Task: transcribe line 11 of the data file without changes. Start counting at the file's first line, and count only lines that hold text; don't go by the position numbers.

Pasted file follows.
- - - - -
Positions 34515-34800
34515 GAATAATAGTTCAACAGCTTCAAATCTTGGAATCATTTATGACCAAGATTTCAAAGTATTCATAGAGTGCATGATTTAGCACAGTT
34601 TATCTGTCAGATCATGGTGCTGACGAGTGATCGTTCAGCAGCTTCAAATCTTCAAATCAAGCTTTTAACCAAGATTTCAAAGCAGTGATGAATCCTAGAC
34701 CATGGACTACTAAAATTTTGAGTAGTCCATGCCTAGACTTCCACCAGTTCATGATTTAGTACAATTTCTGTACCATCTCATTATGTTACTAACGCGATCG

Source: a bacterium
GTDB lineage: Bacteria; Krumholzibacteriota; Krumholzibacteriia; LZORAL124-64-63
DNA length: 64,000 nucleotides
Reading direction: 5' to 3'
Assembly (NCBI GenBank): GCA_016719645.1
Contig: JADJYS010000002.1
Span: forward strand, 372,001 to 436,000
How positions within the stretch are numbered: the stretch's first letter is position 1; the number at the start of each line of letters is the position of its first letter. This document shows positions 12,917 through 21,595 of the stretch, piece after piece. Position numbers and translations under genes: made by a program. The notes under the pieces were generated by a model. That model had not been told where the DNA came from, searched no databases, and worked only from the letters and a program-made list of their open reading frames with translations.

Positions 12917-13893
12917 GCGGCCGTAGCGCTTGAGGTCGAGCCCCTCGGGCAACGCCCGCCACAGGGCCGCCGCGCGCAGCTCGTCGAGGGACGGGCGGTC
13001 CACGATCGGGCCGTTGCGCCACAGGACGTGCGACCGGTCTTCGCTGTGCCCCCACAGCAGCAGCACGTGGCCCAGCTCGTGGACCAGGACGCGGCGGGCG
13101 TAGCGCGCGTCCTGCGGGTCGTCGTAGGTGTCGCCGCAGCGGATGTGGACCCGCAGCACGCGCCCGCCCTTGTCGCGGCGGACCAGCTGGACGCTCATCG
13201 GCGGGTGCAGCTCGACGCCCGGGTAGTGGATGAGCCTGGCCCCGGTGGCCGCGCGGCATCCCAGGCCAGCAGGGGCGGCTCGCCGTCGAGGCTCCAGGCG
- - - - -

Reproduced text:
Span: forward strand, 372,001 to 436,000